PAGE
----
Pronk’s speech was given at the “Equity and Global Climate Change” conference sponsored by the Pew Center on Global Climate Change. He made similar remarks at a press conference at the National Press Club the next day, May 18.
Other speakers included: Senator Sam Brownback (R—Kansas); Klaus Topfer, head of the UN Environment Programme; Raul Estrada-Oyeula, Argentina’s special representative for the environment who chaired the Kyoto negotiations in 1997; Australian environment minister Robert Hill; and Kazuo Asakai, Japan’s ambassador for international environmental and economic affairs. The Pew Center is one of the principal industry-front groups supporting the Kyoto Protocol. It is funded primarily by the Pew Charitable Trusts, which were created out of the Sun Oil fortune.
Japan Not Likely to Sign Kyoto
The European Union has vowed to push for ratification of the Kyoto Protocol without the United States. For the Kyoto Protocol to enter into force, it is necessary for Annex I countries (those which have emission reduction targets) representing 55 percent of Annex I greenhouse gas emissions ratify the treaty.
Australia’s Environment Minister, Senator Robert Hill, has said that his country will not ratify the treaty ahead of the United States (Associated Press, April 15, 2001). More importantly, according to the Washington Times (April 11, 2001), Japan will not ratify the Kyoto Protocol either. “At this moment, Japan is not thinking of ratifying the protocol without the United States,” said Hakariko Ono, spokesman for a delegation of Japanese environmental ministers that met with Bush officials last week. Without Japan and the United States, it is no longer possible to reach the 55 percent threshold required to activate Kyoto.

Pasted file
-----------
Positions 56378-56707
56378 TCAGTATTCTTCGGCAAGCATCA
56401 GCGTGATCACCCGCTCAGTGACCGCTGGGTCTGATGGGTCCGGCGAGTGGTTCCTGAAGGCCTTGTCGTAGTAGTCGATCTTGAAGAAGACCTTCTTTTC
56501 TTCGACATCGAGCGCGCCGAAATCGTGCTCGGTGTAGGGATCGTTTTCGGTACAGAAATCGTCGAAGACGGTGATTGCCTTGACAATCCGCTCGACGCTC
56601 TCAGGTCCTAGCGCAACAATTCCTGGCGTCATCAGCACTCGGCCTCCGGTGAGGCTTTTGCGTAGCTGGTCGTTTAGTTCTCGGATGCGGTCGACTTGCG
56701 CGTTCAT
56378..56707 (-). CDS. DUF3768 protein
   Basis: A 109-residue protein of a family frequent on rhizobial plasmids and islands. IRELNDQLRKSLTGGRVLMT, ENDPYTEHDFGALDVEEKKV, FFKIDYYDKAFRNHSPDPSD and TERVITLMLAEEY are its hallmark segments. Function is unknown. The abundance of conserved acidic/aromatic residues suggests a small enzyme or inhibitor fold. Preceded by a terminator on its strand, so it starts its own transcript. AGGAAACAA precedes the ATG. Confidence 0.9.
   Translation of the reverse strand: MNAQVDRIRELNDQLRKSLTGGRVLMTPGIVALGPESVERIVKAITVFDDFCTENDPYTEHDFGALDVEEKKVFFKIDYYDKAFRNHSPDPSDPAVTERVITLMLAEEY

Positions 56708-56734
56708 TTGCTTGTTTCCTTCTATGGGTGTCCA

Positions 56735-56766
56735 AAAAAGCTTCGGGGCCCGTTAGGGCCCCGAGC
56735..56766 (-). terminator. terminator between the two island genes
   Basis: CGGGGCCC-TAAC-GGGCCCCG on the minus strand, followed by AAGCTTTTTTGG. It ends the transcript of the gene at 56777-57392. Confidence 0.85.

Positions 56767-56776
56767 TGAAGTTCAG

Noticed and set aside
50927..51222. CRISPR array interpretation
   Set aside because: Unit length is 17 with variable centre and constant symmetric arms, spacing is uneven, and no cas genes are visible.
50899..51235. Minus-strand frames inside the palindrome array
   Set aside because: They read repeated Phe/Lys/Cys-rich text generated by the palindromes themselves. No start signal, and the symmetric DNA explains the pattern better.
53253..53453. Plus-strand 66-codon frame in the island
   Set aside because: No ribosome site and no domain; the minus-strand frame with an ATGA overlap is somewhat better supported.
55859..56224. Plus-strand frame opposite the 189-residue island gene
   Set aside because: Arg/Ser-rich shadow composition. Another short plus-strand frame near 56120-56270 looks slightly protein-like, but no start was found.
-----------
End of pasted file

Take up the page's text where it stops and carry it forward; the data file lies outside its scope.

The EU’s rhetoric suggests a bit of deviousness on their part, however. “We had quite a positive statement and quite a positive message from Iran which represents a group of 77 developing nations, and also from Russia and China, about going on even without the United States,” said Swedish Environment Minister Kjell Larsson. “I think we have very strong support for the treaty from all countries but the United States.”
It seems that the EU is attempting a sleight-of-hand reinterpretation of the Kyoto provision on ratification by saying that countries representing 55 percent of global greenhouse emissions is needed for Kyoto to come into force, which could be easily achieved without the US. In reality a total of 55 countries must ratify Kyoto with a sufficient number of Annex I countries representing 55 percent of Annex I emissions. Ratification by the group of 77 or by China or India does not count toward the 55 percent emissions threshold.
Kyoto Targets Beyond Reach?